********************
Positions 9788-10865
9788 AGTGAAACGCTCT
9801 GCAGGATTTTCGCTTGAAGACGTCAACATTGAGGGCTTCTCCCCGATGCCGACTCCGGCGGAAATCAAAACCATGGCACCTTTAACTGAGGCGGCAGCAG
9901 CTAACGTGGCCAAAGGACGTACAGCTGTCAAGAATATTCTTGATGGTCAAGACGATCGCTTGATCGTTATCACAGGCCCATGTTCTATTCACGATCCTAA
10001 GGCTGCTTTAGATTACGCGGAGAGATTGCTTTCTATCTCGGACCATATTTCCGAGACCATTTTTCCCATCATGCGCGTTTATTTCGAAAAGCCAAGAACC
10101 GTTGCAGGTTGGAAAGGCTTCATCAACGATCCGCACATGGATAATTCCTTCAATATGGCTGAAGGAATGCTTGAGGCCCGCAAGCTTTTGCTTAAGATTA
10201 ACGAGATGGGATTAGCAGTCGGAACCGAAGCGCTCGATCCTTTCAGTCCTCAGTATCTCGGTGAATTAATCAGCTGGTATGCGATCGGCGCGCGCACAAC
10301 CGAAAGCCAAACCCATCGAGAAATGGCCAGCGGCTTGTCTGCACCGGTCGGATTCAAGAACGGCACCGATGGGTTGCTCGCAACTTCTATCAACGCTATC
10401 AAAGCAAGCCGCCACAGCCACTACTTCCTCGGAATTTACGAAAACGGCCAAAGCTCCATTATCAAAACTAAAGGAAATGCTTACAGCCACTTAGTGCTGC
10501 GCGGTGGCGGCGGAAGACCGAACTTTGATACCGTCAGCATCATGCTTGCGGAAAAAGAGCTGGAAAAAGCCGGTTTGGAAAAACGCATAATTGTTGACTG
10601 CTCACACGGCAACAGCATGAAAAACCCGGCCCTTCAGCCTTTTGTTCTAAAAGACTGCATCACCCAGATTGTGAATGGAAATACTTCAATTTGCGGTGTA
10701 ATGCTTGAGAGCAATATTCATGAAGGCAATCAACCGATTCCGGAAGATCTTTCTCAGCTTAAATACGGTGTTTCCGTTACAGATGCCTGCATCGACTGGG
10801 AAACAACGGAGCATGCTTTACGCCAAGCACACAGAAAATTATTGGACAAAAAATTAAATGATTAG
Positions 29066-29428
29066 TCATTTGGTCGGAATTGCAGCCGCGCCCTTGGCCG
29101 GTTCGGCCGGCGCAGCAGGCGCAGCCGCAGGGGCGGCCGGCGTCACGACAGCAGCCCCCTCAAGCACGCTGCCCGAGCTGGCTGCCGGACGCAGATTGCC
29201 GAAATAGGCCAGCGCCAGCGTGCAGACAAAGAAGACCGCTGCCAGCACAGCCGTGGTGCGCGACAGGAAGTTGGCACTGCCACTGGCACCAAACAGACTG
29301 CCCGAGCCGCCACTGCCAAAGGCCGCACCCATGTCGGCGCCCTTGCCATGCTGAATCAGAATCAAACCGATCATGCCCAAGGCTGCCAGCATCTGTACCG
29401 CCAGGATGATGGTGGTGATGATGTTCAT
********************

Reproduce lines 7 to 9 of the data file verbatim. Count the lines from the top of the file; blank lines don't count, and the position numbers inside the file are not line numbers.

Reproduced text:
10201 ACGAGATGGGATTAGCAGTCGGAACCGAAGCGCTCGATCCTTTCAGTCCTCAGTATCTCGGTGAATTAATCAGCTGGTATGCGATCGGCGCGCGCACAAC
10301 CGAAAGCCAAACCCATCGAGAAATGGCCAGCGGCTTGTCTGCACCGGTCGGATTCAAGAACGGCACCGATGGGTTGCTCGCAACTTCTATCAACGCTATC
10401 AAAGCAAGCCGCCACAGCCACTACTTCCTCGGAATTTACGAAAACGGCCAAAGCTCCATTATCAAAACTAAAGGAAATGCTTACAGCCACTTAGTGCTGC